Extinct Moa Birds Of New Zealand Were Not As Robust As Previously Thought
The bones of New Zealand's extinct Giant moa bird, whose latin name Dinornis robustus means "robust strange bird," were not actually that robust, according to a University of Manchester study published today in PLoS ONE. With some species (possibly) reaching 13 feet, the moa was one of the largest-ever birds, but the study suggests that their leg bones were fairly similar to distant relatives like ostriches and emus.
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In the study, led by biomechanics researcher Charlotte Brassey and palaeobiologist Richard Holdaway at New Zealand's University of Canterbury, researchers first needed to figure out how heavy moa were. They scrapped the traditional approach of taking one bone of an animal and scaling it up in relation to the size of the bones of other similar living species. The researchers explained that that approach may work in some cases, but it not when a leg bones like the moa's large leg bones have unusual proportions.
"If we'd wanted to estimate the weight of a saber-toothed cat, no one would have suggested measuring canine tooth length and then scaling up the tooth size of your standard tabby," explained Brassey. "That's because we know that the saber-toothed cat had unusually oversized canines compared to house cats. It wouldn't be a fair comparison, and you'd end up with a ludicrously high estimate of the body weight of the saber-toothed cat."
As with the saber-tooth cat, the "disproportionately wide leg bones" of moa made the scaling-up approach impractical. Brassey believes that previous research using the scale-up approach may have given overestimates of how large moa were.
Instead of figuring out moa mass using just the leg bones, the researchers scanned entire moa skeletons to get an estimate, digitally filling in bones that were lacking from specimens. As they had imagined, they found that moa weighed less than previous research has suggested, but that they moa were still pretty big: the largest moa weighed a whopping 440 pounds.
"If you don't get the body mass right, the rest of your analysis will just spit out the wrong numbers," said William Sellers, who co-authored the study. "By using the whole skeleton rather than just a single bone we get much better mass estimates, and we can even calculate how good this estimate actually is."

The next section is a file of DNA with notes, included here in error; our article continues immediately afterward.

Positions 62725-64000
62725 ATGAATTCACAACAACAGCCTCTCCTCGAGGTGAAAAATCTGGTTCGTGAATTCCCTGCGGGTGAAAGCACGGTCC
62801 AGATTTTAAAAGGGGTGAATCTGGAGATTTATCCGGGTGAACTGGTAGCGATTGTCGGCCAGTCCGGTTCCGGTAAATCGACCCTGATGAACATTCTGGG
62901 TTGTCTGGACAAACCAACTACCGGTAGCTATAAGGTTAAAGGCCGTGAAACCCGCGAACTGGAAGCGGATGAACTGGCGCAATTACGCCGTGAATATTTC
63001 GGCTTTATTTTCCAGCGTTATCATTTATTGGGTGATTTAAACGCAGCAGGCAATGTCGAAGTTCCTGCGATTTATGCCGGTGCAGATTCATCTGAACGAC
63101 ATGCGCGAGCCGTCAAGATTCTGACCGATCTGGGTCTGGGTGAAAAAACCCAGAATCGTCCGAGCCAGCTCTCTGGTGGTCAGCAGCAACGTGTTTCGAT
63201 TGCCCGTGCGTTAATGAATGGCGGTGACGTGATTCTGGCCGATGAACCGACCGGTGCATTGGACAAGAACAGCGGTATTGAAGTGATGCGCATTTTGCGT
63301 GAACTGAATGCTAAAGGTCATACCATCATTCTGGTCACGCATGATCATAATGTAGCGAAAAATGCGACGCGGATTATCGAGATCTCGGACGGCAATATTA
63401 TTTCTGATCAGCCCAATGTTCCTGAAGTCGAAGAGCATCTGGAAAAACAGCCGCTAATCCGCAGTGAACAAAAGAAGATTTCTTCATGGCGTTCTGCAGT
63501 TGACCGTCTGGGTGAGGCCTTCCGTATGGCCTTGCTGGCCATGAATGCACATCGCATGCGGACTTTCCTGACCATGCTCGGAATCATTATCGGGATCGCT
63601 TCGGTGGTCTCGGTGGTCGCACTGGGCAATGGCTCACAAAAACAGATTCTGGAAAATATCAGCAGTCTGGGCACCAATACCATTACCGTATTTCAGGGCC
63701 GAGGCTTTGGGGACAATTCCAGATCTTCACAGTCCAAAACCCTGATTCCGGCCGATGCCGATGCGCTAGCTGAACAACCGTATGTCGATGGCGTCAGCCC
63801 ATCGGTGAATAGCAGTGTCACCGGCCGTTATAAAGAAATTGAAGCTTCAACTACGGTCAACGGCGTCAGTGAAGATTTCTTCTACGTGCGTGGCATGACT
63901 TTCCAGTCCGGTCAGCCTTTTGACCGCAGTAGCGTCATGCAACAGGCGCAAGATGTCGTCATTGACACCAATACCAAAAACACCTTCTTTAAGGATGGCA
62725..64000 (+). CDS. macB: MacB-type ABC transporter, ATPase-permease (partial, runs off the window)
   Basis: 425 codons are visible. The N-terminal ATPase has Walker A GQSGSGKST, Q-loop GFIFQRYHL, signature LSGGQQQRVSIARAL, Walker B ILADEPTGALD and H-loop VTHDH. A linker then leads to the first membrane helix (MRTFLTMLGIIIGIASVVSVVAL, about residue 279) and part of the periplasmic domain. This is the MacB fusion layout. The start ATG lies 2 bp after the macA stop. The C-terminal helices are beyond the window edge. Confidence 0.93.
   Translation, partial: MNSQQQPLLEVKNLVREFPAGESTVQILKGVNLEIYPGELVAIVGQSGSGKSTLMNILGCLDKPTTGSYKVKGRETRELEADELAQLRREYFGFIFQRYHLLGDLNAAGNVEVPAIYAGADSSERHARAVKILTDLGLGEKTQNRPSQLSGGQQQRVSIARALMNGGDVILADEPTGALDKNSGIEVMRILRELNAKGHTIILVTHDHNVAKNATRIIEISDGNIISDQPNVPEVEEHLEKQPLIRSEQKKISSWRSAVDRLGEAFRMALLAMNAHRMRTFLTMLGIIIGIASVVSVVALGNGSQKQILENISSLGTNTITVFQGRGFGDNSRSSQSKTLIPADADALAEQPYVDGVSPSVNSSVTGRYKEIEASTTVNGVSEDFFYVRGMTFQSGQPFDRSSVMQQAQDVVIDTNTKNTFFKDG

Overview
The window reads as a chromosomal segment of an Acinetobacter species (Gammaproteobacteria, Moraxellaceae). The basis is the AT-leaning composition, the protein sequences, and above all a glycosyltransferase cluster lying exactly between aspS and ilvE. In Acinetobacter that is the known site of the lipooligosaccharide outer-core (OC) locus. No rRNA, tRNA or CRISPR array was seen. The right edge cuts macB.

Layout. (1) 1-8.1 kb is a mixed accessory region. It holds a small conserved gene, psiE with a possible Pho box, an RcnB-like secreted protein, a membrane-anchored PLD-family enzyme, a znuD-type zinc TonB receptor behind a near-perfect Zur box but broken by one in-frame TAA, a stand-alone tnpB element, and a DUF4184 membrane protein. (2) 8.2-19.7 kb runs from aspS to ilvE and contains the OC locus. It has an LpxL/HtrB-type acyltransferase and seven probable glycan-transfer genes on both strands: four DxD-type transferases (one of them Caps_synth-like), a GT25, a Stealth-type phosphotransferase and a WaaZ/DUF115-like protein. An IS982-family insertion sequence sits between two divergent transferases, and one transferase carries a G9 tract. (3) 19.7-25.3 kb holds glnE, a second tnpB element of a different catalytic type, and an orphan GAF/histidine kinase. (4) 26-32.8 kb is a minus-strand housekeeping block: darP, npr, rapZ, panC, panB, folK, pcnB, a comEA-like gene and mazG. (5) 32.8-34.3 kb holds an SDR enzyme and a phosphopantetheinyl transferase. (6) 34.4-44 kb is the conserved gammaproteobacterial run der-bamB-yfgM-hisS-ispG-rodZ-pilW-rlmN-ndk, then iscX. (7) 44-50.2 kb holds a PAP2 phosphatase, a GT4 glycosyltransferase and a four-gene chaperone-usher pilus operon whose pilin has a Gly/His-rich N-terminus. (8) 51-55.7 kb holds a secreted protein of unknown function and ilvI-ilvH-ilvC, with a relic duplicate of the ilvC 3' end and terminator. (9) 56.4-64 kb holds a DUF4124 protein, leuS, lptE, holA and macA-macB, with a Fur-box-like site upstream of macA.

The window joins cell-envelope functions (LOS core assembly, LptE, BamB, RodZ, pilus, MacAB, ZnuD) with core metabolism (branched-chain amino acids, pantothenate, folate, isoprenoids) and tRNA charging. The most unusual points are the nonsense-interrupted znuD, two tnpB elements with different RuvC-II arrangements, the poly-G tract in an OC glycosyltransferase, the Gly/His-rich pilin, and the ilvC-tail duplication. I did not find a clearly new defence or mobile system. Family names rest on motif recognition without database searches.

Using their body mass estimate, the researchers then performed a Finite Element Analysis. This technique is used in civil engineering to test the strength of bridges and other structures; the researchers describe it as a way of "virtually crash-testing" an object. This part of the study found that different moa supported their bodies in a variety of ways, which suggested that different moa species had "separate evolutionary histories" from one another.
Moa were completely unknown to Western science until 1840, when a moa bone made its way to the English naturalist Richard Owen, who would go on to name 13 moa species within a decade. By 1907, there were at least 38 species of moa identified, but by 2006, better science had narrowed the number of moa species down to just ten. The last moa species is believed to have gone extinct less than 600 years ago.
But wait, there's more moa news. Another study published recently in Proceedings of the 8th International Meeting of the Society of Avian Palaeontology and Evolution claims that the moa is not the ancestor of the kiwi--a national symbol of New Zealand. The kiwi and moa were long believed to be related, but the study says that the kiwi is actually related to the Australian emu.
We will keep you abreast of any further moa news as it breaks.
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